Last week, we asked you to consider using Memorial Day to remember service personnel forgotten by society. This week, we contemplate the purpose of Memorial Day for a soldier who may or may not be dead yet.
The uncertainty is part of the astonishing tale of Tomas Young, a 33-year-old Iraq War veteran who has chosen to affirm his life by ending it.
Young’s story begins in the immediate aftermath of 9/11, when he, as did many young men and women, volunteered for Army service to strike back at al-Qaeda. “I wanted to go to Afghanistan and get the people that did this to us,” he explained in the 2007 documentary of his life, Body of War.
However, something happened to the patriotic narrative in the months following the attacks. Though Osama bin Laden’s trail led back to Afghanistan, policy makers in George W. Bush’s White House had in mind another war altogether. When Tomas Young finally touched ground in the battle zone on March 31, 2004, his boots were in Iraq.
Concluding a routine rescue mission four days later, Young and 24 other soldiers were jammed into an open 2 1/2 ton truck designed to transport 18. As they rolled through downtown Sadr City, they were ambushed by insurgents, for whom “it was like shooting ducks in a barrel,” Young recalled later. Young, sitting cross-legged in the truck bed, was hit twice, one bullet through the knee and one bullet cutting his spinal column in two. He knew at once he was paralyzed from the chest down. Had his lungs not collapsed, he would have called out for someone to put him out of his misery on the spot.
Instead, Young was flown out of Iraq into Kuwait, where Army doctors concluded the severity of his injuries warranted the care of specialists. He was taken first to a military facility in Germany and then to Walter Reed Hospital in Washington, D.C. There, undergoing treatment and therapy, he requested a visit from consumer advocate Ralph Nader. Tomas Young wanted to tell America a few things about this war.
The Kansas City native has always stressed that if he had been wounded in Afghanistan, he would have accepted his lot. However, Young never agreed with the orders he obeyed to deploy to Iraq. “When the Japanese attacked Pearl Harbor, we didn’t invade China just because they looked the same,” he said.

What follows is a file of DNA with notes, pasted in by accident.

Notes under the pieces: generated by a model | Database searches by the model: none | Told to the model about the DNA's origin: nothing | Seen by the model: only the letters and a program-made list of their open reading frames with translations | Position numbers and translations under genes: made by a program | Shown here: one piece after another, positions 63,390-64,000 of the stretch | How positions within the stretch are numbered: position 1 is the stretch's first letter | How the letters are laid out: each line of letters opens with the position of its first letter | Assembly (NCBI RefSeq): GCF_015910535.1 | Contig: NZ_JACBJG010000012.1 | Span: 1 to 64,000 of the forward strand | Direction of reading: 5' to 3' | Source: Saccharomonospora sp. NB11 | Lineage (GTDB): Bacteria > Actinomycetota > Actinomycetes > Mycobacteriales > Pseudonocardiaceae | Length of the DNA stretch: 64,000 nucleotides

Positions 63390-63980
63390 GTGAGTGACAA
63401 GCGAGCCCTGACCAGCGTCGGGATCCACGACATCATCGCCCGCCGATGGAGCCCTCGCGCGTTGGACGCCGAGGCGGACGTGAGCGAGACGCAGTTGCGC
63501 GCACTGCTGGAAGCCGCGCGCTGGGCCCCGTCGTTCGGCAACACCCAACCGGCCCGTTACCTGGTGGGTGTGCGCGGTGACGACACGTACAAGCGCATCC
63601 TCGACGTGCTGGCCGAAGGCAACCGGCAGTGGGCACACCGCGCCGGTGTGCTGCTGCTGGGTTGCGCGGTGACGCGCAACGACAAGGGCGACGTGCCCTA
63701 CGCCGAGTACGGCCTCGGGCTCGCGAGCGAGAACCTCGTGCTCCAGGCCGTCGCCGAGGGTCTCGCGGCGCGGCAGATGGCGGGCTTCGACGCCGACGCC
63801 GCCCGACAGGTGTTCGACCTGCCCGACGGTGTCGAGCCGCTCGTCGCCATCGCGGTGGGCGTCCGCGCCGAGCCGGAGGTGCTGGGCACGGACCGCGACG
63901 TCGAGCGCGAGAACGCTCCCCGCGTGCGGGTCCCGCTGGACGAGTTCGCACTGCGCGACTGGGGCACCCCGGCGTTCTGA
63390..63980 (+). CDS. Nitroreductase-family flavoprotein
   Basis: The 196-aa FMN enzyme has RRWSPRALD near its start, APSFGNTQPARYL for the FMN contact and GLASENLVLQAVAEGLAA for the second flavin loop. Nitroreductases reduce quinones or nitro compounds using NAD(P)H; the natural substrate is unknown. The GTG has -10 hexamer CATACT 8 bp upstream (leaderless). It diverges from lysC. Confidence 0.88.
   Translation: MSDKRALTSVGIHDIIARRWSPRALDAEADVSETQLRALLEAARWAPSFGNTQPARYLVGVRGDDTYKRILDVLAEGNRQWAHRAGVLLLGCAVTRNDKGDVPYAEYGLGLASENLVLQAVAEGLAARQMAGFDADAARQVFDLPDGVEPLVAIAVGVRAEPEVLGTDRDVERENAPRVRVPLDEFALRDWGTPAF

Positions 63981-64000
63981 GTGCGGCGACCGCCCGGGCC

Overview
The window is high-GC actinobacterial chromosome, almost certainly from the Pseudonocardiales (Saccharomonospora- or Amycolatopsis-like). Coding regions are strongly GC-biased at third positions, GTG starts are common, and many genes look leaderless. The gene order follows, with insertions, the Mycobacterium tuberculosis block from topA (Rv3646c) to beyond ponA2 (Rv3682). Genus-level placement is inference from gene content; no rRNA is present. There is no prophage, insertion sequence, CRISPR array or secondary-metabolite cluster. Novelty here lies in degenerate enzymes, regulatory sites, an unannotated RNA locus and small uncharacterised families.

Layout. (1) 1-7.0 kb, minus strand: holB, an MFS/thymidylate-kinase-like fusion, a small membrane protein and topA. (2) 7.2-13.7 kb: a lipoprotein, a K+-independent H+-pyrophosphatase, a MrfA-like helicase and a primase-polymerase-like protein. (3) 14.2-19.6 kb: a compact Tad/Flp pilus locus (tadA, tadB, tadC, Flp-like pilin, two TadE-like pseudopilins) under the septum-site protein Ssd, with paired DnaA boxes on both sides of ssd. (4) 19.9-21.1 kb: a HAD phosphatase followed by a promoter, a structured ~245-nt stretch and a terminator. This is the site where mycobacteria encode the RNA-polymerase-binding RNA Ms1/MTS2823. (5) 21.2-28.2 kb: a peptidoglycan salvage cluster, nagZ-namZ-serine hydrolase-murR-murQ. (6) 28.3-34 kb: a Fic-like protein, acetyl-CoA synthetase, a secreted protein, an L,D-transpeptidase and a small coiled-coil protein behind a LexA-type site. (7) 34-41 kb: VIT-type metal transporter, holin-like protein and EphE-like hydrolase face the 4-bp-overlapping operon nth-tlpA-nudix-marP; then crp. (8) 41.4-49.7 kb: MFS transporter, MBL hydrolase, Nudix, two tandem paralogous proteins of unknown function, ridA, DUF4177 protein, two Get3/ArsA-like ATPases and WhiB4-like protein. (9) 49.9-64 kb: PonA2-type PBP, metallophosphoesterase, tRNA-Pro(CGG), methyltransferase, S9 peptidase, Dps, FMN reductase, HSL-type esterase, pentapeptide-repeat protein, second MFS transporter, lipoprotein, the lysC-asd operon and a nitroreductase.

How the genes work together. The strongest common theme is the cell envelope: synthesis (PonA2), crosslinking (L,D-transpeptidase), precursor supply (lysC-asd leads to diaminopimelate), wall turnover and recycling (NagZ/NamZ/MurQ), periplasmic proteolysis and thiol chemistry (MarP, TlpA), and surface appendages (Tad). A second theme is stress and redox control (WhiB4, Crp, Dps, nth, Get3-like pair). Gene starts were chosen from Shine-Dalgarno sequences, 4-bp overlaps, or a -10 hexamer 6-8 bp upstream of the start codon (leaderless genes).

As Young told Derek Seidman at Znet in 2005, he was watching the House debate a war appropriations bill on C-SPAN one day, and was amazed to see an amendment to provide VA hospital improvements voted down, while what he characterized as “enough pork to feed Sally Struthers’ African village many times over” was approved for inclusion in the bill. Angered by this disregard for the welfare of wounded troops and disillusioned by expansion of the conflict after President Bush’s declaration of “Mission Accomplished,” Young soon joined an organization called Iraq Veterans Against the War and became a prominent antiwar spokesman, noted for provocative comments such as, “How can you say you support the troops if you support the false ideas they may die for?”
When Nader came to Walter Reed, he brought along broadcaster Phil Donahue, recently let go by MSNBC for his antiwar attitude. The talk show host realized the scope of the story Young had to tell, and he collaborated with director Ellen Spiro to bring it to the screen in Body of War. It is not an easy movie to watch, depicting Young’s daily struggles with the physical aftershocks of his wounds. There are emotional scars as well; during the filming, Young’s first wife divorced him and his mother became his primary caregiver.
Body of War earned excellent reviews and a number of film festival awards. From his wheelchair, Young continued to speak out against the immoral Iraq war, and he met his future wife, Claudia Cuellar. In 2008, though, his health worsened. A blood clot in his arm led to a pulmonary embolism and subsequent coma. When he awakened, the progress he’d made since being shot had dissipated. His speech and short-term memory were now affected. He could no longer hold a spoon in his hand.
Last July, able to digest only soup and Jell-O, Young was beset by abdominal pain. “I went to the VA and they treated me like a second-class citizen, a junkie looking for pain medicines just to get high,” he said. At a private hospital in Kansas City, surgeons removed his colon. The pain abated briefly, but returned with a vengeance.
Young checked into hospice care to better manage his pain. There, he made a fateful decision. In February, he announced via Skype that he had had enough of diminished quality of life: “After my one-year anniversary with my wife [he married Cuellar on April 20, 2012], I will begin to wean myself off of food and one day go away.”
Following the announcement of his impending suicide, Young released, on the 10th anniversary of the Iraq War, “The Last Letter,” a scathing denunciation of George W. Bush and his vice president, Dick Cheney. “Before my own death, I want to make it clear that I, and hundreds of thousands of my fellow veterans, along with millions of my fellow citizens…know fully who you are and what you have done,” he wrote. “You may evade justice, but in our eyes, you are each guilty of egregious war crimes, of plunder and, finally, of murder, including the murder of thousands of young Americans — my fellow veterans — whose future you stole.”
Tomas Young may or may not be gone by the time you read this, but his diatribe, born of a sense of betrayal by the country he loved, will endure. His broken body will be remembered as well, the summary of patriotism and sacrifice we are asked to honor on this and every Memorial Day.